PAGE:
A brief history of a complex context
Mohammad Rasoul Kailani, a third-year U of T student specializing in peace, conflict, and justice studies, grew up hearing stories about the Nakba.
The Nakba — which translates to ‘catastrophe’ in Arabic — is how many Palestinians refer to the period around Israel’s declaration as an independent state in 1948, after neighbouring powers rejected UN partition plans that included the existence of Israel alongside an Arab Palestinian state and declared war on Israel. During this period, Israel expelled hundreds of thousands of Palestinians from their homes. Kailani wrote to The Varsity that for many Palestinian students like himself, the current war invokes this and other generational traumas.
Over the next few decades, Israeli policy, in conjunction with policies from surrounding states, left many Palestinians officially stateless or trapped in the Gaza Strip — a small piece of land sandwiched between Israel and Egypt — and the West Bank — an area east of Israel currently occupied by the Israeli military.
Hamas won elections in Gaza in 2006 and has remained the de facto authority in the absence of further elections. According to Amnesty International, Hamas has carried out human rights abuses against Palestinians, including torture and extrajudicial killings. Hamas has also endorsed and perpetrated attacks against Israeli civilians.
Roey Stav, a second-year student studying conservation biology and environmental ethics with a certificate in sustainability, lived in Israel from ages five to eight and remembers going down into bomb shelters while missiles risked hitting their house in Tel Aviv. They told The Varsity that these memories made watching the current conflict unfold feel more vivid.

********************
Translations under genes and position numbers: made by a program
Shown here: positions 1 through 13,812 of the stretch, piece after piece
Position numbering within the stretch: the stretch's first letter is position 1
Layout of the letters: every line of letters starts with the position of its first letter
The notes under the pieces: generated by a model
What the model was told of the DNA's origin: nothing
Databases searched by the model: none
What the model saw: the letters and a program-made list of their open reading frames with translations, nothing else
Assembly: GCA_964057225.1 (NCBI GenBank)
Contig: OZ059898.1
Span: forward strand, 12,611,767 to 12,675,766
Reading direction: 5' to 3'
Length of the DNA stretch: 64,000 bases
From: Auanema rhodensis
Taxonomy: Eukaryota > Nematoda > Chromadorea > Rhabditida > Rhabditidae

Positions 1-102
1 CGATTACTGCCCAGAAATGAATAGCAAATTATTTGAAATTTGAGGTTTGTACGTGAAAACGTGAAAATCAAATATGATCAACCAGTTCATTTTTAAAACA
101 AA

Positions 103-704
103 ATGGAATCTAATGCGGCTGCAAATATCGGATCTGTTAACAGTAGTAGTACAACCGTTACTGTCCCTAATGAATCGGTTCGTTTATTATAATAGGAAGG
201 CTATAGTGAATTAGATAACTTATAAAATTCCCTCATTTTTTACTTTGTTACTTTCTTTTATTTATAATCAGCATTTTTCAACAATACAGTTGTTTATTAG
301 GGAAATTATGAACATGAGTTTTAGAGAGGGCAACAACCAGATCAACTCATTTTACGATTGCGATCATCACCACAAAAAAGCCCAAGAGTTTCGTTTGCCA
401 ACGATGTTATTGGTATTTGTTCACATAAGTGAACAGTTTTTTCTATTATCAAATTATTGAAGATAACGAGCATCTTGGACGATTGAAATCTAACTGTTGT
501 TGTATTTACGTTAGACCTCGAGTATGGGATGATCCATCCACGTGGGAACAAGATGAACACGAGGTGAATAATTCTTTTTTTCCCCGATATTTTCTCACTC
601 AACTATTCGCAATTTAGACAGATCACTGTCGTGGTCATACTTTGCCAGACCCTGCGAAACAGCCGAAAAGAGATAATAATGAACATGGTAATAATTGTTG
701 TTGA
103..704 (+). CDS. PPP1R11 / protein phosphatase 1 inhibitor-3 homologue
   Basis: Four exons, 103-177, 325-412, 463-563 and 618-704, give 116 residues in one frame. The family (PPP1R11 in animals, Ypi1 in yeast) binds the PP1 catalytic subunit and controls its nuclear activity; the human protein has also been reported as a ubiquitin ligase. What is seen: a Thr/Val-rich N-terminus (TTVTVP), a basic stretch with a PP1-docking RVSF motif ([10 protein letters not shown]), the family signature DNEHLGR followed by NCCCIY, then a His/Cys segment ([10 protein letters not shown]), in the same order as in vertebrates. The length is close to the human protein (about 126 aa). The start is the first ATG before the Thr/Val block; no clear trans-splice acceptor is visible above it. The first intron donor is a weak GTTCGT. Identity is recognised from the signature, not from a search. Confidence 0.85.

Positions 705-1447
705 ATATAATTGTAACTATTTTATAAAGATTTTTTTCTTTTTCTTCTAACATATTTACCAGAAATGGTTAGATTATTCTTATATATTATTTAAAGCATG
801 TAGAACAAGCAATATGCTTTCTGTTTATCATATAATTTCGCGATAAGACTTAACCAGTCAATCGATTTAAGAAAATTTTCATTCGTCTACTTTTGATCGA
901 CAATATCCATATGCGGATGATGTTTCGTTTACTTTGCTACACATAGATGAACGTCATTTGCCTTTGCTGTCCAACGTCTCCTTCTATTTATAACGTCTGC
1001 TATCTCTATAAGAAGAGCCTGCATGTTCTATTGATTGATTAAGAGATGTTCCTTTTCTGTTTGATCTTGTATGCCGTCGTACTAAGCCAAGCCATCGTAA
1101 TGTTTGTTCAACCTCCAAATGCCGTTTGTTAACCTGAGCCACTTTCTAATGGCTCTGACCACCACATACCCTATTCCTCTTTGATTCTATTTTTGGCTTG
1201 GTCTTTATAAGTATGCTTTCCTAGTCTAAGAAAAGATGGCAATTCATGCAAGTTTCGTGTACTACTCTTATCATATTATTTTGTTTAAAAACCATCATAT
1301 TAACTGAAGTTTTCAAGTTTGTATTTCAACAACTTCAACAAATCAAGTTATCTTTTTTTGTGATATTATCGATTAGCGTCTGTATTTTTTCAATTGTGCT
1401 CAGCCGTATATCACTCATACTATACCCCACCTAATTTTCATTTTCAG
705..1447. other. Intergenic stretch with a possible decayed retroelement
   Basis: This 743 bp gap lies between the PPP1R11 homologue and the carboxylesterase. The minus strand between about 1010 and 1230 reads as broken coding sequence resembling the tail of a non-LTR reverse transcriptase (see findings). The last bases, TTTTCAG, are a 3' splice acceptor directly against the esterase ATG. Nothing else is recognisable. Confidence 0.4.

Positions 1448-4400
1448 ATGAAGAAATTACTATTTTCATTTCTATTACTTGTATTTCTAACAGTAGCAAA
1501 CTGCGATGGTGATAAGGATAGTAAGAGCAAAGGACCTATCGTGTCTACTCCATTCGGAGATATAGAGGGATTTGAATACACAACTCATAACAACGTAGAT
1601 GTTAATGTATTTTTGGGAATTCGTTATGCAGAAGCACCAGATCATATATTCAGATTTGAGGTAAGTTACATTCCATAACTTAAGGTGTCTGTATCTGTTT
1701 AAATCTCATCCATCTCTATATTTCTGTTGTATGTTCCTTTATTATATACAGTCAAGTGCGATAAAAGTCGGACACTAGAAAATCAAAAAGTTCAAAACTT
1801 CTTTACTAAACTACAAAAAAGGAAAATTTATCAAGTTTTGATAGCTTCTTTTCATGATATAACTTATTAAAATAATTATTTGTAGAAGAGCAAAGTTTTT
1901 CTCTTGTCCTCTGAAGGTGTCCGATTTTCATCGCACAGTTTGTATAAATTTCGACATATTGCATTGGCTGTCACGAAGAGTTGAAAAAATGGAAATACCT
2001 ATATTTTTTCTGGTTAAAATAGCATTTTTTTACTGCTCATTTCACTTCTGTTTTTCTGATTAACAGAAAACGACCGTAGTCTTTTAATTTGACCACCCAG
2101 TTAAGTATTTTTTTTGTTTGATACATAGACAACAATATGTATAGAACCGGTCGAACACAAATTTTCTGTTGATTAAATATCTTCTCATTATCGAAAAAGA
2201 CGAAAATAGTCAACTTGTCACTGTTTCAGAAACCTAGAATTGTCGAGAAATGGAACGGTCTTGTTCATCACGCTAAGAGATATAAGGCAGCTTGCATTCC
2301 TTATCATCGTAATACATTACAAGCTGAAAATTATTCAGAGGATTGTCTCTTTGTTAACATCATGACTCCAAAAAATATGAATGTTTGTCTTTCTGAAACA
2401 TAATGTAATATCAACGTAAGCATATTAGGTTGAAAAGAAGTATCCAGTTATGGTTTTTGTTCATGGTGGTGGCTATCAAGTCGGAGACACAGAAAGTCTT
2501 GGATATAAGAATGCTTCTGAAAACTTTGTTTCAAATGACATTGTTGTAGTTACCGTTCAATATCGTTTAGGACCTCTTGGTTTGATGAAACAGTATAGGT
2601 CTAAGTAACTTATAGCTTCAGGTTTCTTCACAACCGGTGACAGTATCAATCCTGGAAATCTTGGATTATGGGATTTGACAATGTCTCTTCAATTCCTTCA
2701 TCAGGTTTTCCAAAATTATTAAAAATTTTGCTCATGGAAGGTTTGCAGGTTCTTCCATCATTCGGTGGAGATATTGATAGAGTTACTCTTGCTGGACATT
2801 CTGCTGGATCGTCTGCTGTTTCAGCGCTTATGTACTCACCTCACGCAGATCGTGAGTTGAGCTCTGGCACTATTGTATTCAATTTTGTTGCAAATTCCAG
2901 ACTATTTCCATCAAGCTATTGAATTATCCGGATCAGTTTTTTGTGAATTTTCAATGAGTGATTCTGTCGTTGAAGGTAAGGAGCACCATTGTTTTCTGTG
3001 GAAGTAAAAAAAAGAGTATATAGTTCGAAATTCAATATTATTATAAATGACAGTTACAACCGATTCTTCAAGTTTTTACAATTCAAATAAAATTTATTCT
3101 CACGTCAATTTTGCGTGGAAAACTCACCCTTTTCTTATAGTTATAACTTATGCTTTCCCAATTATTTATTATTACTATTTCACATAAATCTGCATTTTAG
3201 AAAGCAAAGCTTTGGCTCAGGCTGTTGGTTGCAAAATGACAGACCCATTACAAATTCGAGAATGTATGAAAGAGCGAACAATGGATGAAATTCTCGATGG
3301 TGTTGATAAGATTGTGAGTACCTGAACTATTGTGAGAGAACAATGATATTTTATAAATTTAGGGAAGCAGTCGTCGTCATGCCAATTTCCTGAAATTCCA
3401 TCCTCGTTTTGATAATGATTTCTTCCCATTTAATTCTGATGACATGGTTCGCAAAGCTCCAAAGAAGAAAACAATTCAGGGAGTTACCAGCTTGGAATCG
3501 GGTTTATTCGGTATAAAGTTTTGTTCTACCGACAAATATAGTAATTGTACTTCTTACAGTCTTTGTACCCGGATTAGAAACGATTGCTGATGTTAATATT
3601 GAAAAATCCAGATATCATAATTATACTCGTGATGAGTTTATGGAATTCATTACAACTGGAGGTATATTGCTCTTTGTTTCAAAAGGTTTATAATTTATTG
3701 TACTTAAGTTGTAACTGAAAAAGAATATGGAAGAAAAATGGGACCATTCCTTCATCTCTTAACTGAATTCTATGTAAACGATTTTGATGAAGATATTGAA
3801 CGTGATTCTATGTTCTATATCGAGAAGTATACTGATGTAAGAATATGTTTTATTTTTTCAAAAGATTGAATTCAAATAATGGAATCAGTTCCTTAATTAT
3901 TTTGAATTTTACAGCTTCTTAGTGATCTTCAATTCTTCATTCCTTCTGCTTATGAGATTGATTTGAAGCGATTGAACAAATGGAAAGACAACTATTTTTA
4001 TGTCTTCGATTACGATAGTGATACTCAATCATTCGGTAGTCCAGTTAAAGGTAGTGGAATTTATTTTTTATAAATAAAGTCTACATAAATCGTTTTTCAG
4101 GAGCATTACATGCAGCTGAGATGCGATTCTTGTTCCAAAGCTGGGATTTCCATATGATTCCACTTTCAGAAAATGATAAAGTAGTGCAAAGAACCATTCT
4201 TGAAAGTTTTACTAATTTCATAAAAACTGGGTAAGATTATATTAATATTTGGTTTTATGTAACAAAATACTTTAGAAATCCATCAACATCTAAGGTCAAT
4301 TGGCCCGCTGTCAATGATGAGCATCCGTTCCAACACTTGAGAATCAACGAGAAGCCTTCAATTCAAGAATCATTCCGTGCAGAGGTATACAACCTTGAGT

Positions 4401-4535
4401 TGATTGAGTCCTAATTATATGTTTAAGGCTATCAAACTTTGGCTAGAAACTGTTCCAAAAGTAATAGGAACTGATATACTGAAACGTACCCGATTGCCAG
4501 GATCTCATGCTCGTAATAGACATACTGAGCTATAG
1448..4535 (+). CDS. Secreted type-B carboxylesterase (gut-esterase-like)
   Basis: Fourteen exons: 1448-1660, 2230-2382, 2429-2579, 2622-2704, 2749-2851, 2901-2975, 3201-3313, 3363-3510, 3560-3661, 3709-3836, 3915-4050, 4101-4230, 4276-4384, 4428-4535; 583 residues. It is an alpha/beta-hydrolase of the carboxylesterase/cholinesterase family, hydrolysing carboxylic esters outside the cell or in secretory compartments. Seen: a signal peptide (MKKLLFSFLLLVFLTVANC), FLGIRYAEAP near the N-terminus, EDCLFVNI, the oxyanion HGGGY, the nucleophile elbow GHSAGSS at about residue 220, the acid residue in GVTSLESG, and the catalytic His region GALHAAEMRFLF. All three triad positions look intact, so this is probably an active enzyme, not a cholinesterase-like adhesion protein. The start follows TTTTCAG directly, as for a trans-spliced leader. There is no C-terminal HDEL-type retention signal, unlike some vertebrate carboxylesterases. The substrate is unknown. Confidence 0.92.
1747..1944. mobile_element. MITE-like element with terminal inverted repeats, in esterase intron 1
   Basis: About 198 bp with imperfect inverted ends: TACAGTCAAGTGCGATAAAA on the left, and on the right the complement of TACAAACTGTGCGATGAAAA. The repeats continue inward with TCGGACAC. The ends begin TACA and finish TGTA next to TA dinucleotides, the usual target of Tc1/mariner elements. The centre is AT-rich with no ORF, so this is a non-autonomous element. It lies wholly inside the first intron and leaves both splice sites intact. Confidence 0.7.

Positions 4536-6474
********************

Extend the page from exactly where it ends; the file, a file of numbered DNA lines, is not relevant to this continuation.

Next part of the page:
“I know what it’s like to be randomly woken up with bombs flying over your head,” they said. “It’s not an experience most people in Canada have.”
The Israeli government has often responded to Hamas attacks with air strikes on Gaza that have killed civilians. The Israeli military has argued that it “strikes military targets exclusively” and minimizes civilian deaths, although Human Rights Watch has determined in previous instances that Israel’s military launched attacks in areas without nearby military targets.
Meanwhile, Israel’s blockade of Gaza, which the state put in place in 2007 after Hamas took control, has limited the opportunities and basic goods available to Gazans — the majority of whom are younger than 24.
“It’s like their lives are valued higher than our lives.”
One Palestinian student, M, requested anonymity because they worried about the repercussions of speaking given instances over the past few days where people in Western countries have lost their jobs for criticizing Israel. They told The Varsity, “[Palestinians in Gaza are] living in such squalid conditions… There’s a lot of rage built up, and inevitably something’s going to happen. It’s just a tragic situation all around.”
The Israeli government has encouraged increasing numbers of Jewish settlers to move to the West Bank, in violation of international law. In the West Bank, checkpoints and roadblocks restrict Palestinians’ movement, and the Israeli government carries out forced evictions and demolishes Palestinian villages.
Multiple human rights organizations, including the Israeli organization B’tselem and Amnesty International, have called the Israeli government’s policies apartheid. In 2022, the Israeli military killed 151 Palestinians in the West Bank and East Jerusalem, according to a report from Amnesty International.
Students with connections to Israel and Palestine have struggled to deal with the ongoing violence.
M spent the first few years of their life in a refugee camp in Lebanon, which restricts legal rights for Palestinian refugees. Much of their family still lives in the refugee camp, which is located around an hour away from the Israeli border, and their parents were visiting when the war broke out.